Businessman Irwin Jacobs, Wife Found Dead In Suspected Murder-Suicide
Updated 2:40 p.m.
Entrepreneur Irwin L. Jacobs and his wife Alexandra were found dead in their mansion in suburban Minneapolis, according to local reports. A friend of the family said that Irwin Jacobs killed his wife before shooting himself.
Police arrived early Wednesday morning to investigate the deaths in Jacobs’ home in the upscale suburb of Orono. A police dispatcher reported that two people were “found unconscious, possibly DOA [dead on arrival],” and were in a bed with a handgun on the bed as well, the Star Tribune reported. A spokesman for the local sheriff’s office said that there was no suspect being sought and no risk to the public.
Dennis Mathieson, a longtime business partner of Irwin Jacobs, told the Star Tribune that he learned of Jacobs’ responsibility for the incident from a phone call with Irwin Jacobs’ son Mark and secretary.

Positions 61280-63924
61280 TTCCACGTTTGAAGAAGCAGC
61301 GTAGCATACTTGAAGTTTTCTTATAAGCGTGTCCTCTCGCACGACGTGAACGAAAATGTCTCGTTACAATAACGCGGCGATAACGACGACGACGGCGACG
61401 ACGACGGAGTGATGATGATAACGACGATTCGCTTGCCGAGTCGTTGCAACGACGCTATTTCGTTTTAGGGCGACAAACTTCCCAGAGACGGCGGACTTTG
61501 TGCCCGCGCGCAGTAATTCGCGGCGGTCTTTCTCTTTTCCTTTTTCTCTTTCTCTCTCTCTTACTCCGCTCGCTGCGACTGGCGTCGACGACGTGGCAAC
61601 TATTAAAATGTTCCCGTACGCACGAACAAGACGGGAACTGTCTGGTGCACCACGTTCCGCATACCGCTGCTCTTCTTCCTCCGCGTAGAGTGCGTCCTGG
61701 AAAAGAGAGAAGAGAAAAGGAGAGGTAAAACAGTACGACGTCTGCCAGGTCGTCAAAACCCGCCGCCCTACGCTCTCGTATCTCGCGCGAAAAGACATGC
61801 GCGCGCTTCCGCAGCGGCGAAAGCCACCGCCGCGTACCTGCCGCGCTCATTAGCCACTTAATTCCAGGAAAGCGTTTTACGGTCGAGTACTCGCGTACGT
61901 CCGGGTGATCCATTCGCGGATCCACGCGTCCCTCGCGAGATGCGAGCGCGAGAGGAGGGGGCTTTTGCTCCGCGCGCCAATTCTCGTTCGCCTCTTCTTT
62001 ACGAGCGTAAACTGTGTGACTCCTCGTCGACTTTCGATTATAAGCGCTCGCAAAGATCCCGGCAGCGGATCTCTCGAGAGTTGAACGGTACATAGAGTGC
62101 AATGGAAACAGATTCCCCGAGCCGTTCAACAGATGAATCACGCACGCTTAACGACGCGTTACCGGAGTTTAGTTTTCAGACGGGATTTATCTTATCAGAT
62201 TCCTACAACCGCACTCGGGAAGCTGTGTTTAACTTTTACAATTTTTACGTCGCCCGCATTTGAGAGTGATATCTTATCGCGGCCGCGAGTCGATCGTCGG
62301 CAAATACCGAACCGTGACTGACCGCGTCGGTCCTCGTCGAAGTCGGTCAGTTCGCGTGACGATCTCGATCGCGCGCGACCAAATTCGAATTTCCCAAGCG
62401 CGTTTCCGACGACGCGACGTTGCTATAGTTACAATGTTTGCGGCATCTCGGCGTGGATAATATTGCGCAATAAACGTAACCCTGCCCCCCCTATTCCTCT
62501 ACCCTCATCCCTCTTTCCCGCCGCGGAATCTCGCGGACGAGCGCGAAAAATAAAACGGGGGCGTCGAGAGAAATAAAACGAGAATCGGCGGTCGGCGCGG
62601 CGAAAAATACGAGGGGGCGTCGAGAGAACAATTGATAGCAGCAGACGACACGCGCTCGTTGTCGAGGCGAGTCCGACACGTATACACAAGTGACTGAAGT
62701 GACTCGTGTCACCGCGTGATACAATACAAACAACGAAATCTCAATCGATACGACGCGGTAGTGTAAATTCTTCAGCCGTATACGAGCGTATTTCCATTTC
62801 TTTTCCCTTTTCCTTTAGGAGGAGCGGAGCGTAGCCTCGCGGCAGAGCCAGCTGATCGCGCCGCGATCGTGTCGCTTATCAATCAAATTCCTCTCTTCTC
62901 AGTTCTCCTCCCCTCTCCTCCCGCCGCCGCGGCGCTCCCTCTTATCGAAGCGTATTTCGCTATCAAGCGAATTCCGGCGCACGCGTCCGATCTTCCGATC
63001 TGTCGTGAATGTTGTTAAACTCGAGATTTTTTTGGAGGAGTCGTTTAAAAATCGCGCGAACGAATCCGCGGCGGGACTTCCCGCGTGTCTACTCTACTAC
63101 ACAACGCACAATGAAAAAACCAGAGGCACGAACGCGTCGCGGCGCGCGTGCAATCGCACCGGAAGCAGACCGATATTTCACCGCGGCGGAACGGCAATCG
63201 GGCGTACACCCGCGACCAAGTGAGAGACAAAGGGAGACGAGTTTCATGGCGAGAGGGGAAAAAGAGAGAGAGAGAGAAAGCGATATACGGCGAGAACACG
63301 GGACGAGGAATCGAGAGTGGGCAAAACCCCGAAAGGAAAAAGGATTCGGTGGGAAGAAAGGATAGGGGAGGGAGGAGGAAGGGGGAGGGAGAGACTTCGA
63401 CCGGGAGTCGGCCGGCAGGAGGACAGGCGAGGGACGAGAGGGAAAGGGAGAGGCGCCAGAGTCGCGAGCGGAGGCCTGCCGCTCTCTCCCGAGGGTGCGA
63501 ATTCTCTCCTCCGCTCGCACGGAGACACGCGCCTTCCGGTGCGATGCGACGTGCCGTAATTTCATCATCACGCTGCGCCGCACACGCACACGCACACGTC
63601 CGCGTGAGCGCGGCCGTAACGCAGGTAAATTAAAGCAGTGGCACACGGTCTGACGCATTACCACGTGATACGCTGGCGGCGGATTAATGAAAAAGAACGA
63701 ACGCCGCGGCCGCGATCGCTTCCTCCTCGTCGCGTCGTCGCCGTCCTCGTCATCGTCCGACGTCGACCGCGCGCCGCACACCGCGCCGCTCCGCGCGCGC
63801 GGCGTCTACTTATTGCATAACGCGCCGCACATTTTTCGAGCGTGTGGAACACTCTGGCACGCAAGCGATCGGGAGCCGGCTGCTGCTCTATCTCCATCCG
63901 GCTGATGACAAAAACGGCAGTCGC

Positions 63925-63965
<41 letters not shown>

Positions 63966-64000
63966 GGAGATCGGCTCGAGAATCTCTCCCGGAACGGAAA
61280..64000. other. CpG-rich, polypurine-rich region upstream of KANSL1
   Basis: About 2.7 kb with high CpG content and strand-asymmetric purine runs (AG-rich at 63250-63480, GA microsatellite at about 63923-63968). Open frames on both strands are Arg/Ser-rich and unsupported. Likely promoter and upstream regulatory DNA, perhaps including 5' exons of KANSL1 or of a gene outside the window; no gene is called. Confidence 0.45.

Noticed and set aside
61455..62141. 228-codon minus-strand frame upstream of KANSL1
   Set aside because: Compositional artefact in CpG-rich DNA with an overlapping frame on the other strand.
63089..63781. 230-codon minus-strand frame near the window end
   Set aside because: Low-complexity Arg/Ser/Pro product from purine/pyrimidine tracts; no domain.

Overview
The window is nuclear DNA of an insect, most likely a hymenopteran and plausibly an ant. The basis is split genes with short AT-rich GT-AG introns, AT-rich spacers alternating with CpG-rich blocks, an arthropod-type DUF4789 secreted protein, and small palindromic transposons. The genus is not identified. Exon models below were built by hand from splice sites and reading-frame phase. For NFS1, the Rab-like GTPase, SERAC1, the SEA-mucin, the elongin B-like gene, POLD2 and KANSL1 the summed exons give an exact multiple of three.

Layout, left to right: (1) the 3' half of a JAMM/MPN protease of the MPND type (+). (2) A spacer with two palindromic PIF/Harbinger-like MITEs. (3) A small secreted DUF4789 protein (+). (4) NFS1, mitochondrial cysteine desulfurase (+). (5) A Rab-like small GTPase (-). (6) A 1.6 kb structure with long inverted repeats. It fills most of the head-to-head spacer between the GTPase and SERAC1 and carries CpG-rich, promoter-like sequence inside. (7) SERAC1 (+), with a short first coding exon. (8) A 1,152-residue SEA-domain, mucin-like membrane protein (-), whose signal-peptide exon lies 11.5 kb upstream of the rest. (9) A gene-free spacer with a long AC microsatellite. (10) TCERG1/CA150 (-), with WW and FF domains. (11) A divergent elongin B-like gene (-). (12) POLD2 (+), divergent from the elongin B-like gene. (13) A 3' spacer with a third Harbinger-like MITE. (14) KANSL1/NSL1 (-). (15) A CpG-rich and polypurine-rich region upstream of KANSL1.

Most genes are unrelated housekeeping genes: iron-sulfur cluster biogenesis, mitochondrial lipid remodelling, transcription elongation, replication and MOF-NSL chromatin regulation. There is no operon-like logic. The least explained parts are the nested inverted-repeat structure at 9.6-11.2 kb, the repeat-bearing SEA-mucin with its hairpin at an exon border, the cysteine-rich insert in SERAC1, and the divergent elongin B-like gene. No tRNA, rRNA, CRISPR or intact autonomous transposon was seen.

Alexandra Jacobs “had been in a wheelchair for the last year or so and had signs of dementia. Irwin was just distraught over her condition,” Mathieson said, adding that he had spoken with Irwin Jacobs around three days ago and “he was upbeat. I talked with his son Mark yesterday, and he talked to both of them. He said Irwin seemed up.”
Jacobs, 77, was a corporate raider who specialized in turning around or liquidating struggling companies, known as “Irv the Liquidator.” His business holdings included companies that sold beer, boats and soap. Jacobs is listed in the Jewish Virtual Library’s entry on prominent Jewish businessmen. Alexandra was a local artist. The couple’s daughter Sheila has cerebral palsy, and the Jacobses were major supporters of organizations like the Special Olympics, for which he once served as chairman after donating $8 million in 1991.
Jacobs listed the 32-acre property in 2014 for $22 million before later taking it off the market. He told the Star Tribune at the time he was contemplating the sale that he expected to die in that house, where he had lived for 42 years. “There’s too much property, and the kids are concerned,” Jacobs said. “I really thought I’d die here — but I didn’t want to burden my wife if something happened to me.”